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US-owned fuel storage terminals in Mexico shut down as government attempts to gain full control of energy sector

President Andrés Manuel López Obrador wants to return to a gasoline monopoly, according to unnamed sources. Courtesy- EneasMx (CC SA 4.0).
President Andrés Manuel López Obrador wants to return to a gasoline monopoly, according to unnamed sources. Courtesy- EneasMx (CC SA 4.0).

Mexico’s government claims it wants to reverse the privatization of the energy sector that began in 2013, in order to provide stable prices. However, President López Obrador’s proposed electricity reform “makes no sense” and if passed will take Mexico, and North American integration, backward, according to an opinion piece published by The Wall Street Journal.

Written by columnist and WSJ editorial board member Mary Anastasia O’Grady and published under the headline “Mexico moves to seize American assets,” the piece notes that Mexican authorities recently moved to shut down three U.S.-owned fuel storage terminals in the country.

According to Mexico News Daily, unnamed energy sector sources cited by the newspaper Reforma claimed that the federal government was seeking to link private companies to the distribution and sale of illegal fuel.

“The government wants to return to a gasoline monopoly,” the sources said, referring to the situation in Mexico before the 2013 energy reform.

In the past month-and-a-half, the Energy Regulatory Commission (CRE) has shut down three US-owned terminals that are used to import fuels such as gasoline and diesel and are located in Tuxpan, Veracruz, Puebla City, and Hermosillo, Sonora.

The CRE temporarily closed the Monterra Energy terminal in Tuxpan on September 13, Reforma reported. Owned by the United States-based global investment firm KKR, the terminal imports fuel transported on ships owned by companies such as Total, Repsol, and Marathon, which operate gas stations in Mexico.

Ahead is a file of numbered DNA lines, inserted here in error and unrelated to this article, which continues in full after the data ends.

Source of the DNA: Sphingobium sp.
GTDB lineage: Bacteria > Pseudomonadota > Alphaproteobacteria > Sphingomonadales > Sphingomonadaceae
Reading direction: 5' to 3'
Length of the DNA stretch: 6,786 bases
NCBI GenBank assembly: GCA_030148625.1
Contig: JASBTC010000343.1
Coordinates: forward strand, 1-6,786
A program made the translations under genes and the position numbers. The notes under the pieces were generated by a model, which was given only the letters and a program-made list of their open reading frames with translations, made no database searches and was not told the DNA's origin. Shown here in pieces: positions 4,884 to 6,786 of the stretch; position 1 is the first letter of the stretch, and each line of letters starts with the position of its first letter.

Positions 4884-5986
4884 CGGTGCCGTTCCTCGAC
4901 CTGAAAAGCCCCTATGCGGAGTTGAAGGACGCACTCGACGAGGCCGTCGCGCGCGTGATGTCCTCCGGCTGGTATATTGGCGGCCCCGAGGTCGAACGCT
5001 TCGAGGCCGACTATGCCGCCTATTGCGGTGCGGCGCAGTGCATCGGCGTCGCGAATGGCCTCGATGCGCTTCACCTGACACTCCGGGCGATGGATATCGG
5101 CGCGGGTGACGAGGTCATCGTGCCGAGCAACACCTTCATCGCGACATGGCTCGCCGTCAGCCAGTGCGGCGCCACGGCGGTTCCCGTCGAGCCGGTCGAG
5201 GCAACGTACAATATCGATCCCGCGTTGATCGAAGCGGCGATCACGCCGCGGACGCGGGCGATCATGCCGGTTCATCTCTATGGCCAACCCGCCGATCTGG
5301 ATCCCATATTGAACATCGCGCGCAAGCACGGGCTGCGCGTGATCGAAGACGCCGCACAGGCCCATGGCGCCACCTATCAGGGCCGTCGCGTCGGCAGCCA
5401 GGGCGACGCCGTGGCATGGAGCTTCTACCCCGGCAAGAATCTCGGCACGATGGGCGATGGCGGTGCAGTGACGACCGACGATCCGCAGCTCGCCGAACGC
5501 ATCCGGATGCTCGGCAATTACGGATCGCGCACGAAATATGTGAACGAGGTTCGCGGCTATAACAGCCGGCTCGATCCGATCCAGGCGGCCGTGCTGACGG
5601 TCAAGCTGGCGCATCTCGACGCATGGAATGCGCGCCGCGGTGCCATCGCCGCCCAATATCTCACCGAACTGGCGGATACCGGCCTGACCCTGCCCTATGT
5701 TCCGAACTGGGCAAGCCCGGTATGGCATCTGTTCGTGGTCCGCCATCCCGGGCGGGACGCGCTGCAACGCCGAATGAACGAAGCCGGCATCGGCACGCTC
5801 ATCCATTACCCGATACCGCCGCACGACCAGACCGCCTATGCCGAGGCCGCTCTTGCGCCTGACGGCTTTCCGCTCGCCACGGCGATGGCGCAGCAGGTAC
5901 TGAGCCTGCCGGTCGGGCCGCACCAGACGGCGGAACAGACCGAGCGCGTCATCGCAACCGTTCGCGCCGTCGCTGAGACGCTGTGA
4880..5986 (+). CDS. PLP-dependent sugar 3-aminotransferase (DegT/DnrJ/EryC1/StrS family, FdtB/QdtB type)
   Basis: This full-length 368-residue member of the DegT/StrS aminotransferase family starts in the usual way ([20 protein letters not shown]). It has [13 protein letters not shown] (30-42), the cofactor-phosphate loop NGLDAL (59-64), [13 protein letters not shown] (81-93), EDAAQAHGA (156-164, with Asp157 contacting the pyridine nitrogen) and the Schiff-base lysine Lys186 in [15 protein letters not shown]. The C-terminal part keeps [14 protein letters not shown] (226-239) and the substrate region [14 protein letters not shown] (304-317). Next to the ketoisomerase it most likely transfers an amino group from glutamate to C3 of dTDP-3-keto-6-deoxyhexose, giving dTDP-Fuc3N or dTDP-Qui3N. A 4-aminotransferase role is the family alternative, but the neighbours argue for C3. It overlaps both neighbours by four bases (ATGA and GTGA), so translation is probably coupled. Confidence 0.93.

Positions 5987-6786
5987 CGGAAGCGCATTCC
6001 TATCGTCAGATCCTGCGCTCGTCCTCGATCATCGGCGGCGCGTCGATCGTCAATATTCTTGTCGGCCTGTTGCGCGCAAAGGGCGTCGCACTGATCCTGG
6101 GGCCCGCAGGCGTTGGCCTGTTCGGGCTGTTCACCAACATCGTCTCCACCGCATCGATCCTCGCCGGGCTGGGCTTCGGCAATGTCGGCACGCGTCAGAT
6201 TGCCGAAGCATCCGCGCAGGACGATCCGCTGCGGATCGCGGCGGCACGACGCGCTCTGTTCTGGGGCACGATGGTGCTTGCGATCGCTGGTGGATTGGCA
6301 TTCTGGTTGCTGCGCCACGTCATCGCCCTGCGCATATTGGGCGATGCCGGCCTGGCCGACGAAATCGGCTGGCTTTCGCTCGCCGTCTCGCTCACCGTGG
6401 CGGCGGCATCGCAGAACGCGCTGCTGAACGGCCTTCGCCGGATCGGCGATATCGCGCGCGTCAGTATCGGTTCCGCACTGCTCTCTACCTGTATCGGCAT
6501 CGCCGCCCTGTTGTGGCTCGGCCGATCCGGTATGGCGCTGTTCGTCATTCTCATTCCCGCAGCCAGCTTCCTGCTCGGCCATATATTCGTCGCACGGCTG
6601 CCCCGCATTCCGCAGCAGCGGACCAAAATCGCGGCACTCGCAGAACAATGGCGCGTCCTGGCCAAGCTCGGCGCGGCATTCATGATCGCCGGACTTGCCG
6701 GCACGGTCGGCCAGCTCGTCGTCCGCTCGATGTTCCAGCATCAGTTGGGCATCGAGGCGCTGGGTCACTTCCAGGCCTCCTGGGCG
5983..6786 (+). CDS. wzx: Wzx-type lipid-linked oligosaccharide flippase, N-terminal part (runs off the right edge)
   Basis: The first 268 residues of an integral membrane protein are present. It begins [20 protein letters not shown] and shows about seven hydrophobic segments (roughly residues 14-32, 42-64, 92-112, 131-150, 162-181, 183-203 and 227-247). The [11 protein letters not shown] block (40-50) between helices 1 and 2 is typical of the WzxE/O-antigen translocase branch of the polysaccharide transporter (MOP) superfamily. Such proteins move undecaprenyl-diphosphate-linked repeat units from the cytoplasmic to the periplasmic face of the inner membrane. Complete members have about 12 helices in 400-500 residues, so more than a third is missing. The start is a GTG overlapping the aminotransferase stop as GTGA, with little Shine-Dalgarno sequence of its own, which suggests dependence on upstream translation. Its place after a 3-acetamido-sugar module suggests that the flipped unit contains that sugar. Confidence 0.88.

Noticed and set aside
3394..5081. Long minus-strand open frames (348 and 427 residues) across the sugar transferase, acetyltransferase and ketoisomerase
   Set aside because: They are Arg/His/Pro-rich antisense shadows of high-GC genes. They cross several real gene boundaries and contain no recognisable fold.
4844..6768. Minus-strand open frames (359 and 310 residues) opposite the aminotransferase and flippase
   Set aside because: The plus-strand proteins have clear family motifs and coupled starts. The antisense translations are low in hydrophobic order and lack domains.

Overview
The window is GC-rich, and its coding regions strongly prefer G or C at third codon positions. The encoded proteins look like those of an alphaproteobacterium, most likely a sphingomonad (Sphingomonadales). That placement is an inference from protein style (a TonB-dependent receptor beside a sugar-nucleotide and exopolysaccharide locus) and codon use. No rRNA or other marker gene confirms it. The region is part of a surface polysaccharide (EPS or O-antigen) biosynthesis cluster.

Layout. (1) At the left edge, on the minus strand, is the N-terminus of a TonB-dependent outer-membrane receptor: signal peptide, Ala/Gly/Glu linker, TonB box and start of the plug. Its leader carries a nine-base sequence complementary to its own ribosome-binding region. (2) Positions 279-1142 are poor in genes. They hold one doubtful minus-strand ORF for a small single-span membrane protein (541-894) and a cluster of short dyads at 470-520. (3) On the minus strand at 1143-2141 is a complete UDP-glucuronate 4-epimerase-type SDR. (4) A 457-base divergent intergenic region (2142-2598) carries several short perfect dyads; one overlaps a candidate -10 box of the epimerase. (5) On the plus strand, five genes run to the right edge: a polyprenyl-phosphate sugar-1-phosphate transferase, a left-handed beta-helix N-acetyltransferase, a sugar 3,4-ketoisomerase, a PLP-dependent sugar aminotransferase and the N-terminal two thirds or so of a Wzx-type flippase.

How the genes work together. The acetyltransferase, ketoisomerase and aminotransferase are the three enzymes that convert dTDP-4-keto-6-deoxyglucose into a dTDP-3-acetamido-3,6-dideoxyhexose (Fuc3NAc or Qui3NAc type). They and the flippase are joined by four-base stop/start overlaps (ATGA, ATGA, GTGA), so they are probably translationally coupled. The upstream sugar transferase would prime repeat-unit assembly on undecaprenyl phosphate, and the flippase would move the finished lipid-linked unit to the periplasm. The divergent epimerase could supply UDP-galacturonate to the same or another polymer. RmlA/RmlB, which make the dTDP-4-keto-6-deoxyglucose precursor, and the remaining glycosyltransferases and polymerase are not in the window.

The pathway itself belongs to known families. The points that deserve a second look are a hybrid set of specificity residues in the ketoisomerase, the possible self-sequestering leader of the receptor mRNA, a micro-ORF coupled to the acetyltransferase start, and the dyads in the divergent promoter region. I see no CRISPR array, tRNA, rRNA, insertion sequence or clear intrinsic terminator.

Pemex’s Tula refinery in Hidalgo, Mexico. Image courtesy of the Presidencia de la República Mexicana (Creative Commons 2.0)

The CRE previously closed the IEnova terminal in Puebla, which supplies Valero gas stations, and a Bulkmatic terminal in Hermosillo, which supplies Valero and Marathon. Besides the closures, last week, the CRE, accompanied by the National Guard, carried out an “inspection” of another private terminal in Tuxpan, where some 80 percent of the gasoline consumed in Mexico enters the country.

At the same time the “inspection” was taking place, the CRE temporarily prevented a ship from offloading fuel at the Invex terminal, alleging the ship didn’t have the appropriate permits. “… They put a closed seal on the boat but that boat was adhering to international legislation and it managed to unload in the end,” a source with knowledge of the matter told Reforma.

The bottom line is really simple – Under AMLO’s new rules, The state-run CFE will continue to dominate the market, with at least a 54 percent share. It will also regain the regulatory powers it had lost to autonomous bodies in 2013, according to Deutsche Welle.

In other words, there will be more state and less market, and that does not bode well because this will return control of the market to state-owned Pemex, which has a poor and spotty record already.

“There’s trouble brewing between Mexico and the U.S., and I’m not talking about immigration,” O’Grady wrote.

“President Andrés Manuel López Obrador’s desire to put the state in full control of the energy industry, as it was in the 1970s, is running head-first into treaty obligations on trade and investment. The arbitrary closing of private gasoline-storage facilities is a fraction of the problem,” she said before condemning the president’s electricity sector agenda.

Written By

Karen Graham is Digital Journal's Editor-at-Large for environmental news. Karen's view of what is happening in our world is colored by her love of history and how the past influences events taking place today. Her belief in man's part in the care of the planet and our environment has led her to focus on the need for action in dealing with climate change. It was said by Geoffrey C. Ward, "Journalism is merely history's first draft." Everyone who writes about what is happening today is indeed, writing a small part of our history.

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